Gum Contouring Procedure Explained
Gum contouring is a minor procedure compared to most other dental surgeries. Laser gum contouring can be performed in-office with a single visit. The procedure is performed by a cosmetic dentist, an oral surgeon, or a periodontist.
The biggest part of the gum contouring procedure would be consulting with a dentist and planning your treatment. You can express your interest in gum contouring surgery to the dentist. He or she will then examine your gums and teeth to determine if you are a good candidate for the procedure.
Why you need to perform gum contouring would matter before undergoing the procedure. If you want gum contouring done for purely cosmetic reasons, your dentist would discuss your medical history with you. You will be checked for possible oral health issues, such as gingivitis or tooth decay. The dentist would perform a thorough examination of the gums to determine if it’s viable to remove gum tissue to fix your smile.
Your dentist would recommend gum contouring surgery as an option to treat periodontal disease. However, there would be other alternatives to consider, such as tissue stimulation or bone grafts.
In some cases, the dentist may recommend gum reshaping as a part of a total smile makeover. If you are getting veneers or crowns, the dentist may suggest gum sculpting to make the smile appear more even.
The initial consultation for a gum contouring surgery would vary depending on each individual case. Some patients undergo thorough medical consultations with their dentist before the procedure. But gum contouring can be done as part of a routine checkup or teeth cleaning. Because of the minimally invasive nature of laser gum contouring, the procedure can be completed with little to no risk.
The Contouring Procedure
The process of getting your gums reshaped would depend on whether you choose the laser or the traditional method. The laser method is used most commonly, though in rare cases the dentist may opt for a traditional gum contouring surgery.
Laser Gum Contouring
This process is quite simple as straightforward. Your dentist will prepare you for the process by applying a local anesthetic to the gums. This numbs your gums, but won’t put you “to sleep” like a general anaesthetic.
Then, the dentist would use a diode laser to trim the excess parts of the gums, sculpting to make it more aesthetically appealing. The laser procedure doesn’t cause excessive bleeding. The process only takes about half an hour to complete. Once done, the dentist would seal the contoured area. Stitches are not necessary.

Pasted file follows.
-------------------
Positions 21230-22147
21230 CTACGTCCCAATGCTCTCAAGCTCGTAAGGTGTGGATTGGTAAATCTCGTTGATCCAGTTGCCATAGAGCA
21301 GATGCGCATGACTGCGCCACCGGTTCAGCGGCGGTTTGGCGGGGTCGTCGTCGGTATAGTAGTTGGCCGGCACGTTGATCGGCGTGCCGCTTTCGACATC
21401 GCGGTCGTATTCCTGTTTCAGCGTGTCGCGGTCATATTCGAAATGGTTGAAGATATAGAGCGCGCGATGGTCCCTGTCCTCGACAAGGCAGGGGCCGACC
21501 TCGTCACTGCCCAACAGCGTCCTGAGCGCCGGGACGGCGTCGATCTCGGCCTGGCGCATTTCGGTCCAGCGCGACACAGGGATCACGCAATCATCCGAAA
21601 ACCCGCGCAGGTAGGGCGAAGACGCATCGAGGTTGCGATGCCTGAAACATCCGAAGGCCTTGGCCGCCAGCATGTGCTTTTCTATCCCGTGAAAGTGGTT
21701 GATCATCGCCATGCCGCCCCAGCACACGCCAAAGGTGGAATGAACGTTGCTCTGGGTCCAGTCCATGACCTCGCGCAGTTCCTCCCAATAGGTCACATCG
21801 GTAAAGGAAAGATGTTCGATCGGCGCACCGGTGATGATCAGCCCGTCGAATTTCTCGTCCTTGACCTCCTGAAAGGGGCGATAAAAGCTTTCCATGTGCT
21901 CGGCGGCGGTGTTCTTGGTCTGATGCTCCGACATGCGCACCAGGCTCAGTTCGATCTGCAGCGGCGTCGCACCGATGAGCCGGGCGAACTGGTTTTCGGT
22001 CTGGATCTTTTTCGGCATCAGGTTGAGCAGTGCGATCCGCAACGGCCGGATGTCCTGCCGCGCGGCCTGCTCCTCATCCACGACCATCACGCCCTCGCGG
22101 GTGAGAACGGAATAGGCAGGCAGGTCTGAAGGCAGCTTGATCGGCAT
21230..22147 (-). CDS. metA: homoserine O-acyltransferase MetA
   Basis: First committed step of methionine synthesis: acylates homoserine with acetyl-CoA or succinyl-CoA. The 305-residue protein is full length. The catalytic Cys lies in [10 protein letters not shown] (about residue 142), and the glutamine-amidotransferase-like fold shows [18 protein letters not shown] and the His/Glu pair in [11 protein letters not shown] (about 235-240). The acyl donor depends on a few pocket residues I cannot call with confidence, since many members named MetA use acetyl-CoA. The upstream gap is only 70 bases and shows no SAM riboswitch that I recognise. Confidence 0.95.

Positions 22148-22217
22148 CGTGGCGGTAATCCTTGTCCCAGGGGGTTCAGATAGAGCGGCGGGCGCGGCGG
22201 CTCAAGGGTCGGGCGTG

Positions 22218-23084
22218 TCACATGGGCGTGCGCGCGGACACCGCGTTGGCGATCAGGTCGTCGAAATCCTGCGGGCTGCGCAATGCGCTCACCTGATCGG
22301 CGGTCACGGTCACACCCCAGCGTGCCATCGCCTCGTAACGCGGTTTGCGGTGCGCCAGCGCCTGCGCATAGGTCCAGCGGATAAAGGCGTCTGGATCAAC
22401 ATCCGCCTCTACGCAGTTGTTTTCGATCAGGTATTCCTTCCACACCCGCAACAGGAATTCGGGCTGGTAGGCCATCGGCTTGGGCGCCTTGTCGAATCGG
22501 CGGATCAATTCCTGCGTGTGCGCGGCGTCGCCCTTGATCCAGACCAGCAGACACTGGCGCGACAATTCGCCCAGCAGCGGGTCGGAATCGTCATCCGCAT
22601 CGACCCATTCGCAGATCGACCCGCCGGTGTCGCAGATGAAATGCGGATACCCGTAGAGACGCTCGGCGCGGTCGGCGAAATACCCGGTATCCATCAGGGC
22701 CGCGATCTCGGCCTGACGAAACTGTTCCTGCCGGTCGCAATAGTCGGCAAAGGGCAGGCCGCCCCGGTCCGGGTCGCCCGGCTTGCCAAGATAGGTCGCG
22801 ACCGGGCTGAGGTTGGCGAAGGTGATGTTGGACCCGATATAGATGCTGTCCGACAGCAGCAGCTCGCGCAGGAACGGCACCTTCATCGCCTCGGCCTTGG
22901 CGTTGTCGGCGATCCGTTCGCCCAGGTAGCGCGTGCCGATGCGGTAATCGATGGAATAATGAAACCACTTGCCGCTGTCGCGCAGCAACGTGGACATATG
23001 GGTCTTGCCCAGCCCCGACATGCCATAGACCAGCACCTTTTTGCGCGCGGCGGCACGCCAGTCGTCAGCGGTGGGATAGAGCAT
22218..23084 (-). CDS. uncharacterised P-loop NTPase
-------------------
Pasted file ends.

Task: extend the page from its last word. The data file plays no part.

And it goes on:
Traditional Gum Contouring Surgery
This is performed by an oral surgeon. To start, you would be given a local anesthetic. In some cases, the dentist may recommend a general anesthetic, especially if you have a dental phobia.
The procedure would involve the dental surgeon making incisions on your gums to remove excess tissue. There will be a lot of bleeding and the dentist would put gauze in your mouth to control it. The dental surgeon would contour your gums by hand.
When done, the surgeon would stich the wounds. The total time will be around an hour, but time can vary depending on the dental surgeon’s skill level and style.
Recovery time and comfort level will depend on whether you chose the laser procedure or traditional surgery. Following laser gum sculpting, you will experience some minor discomfort. There could be some swelling of the gums and you may feel some pain. It’s possible that some bleeding occurs.
Most patients, however, recover quickly within a day from laser gum contouring. Your healing process can last up to a week or more. Your dentist would recommend a liquid diet or soft foods for several days afterwards. Total recovery time is a few days in most cases.
Recovering from traditional gum contouring takes longer. You will experience pain and discomfort following the procedure. There will be swelling in the gums, and the dentist may prescribe you antibiotics to minimize the risk of infection. You would have to wait a few days until the wounds are healed. The dentist may recommend a follow-up visit to remove the stitches. Recovery may last over a week.
In either case, most patients can manage pain with over-the-counter painkillers.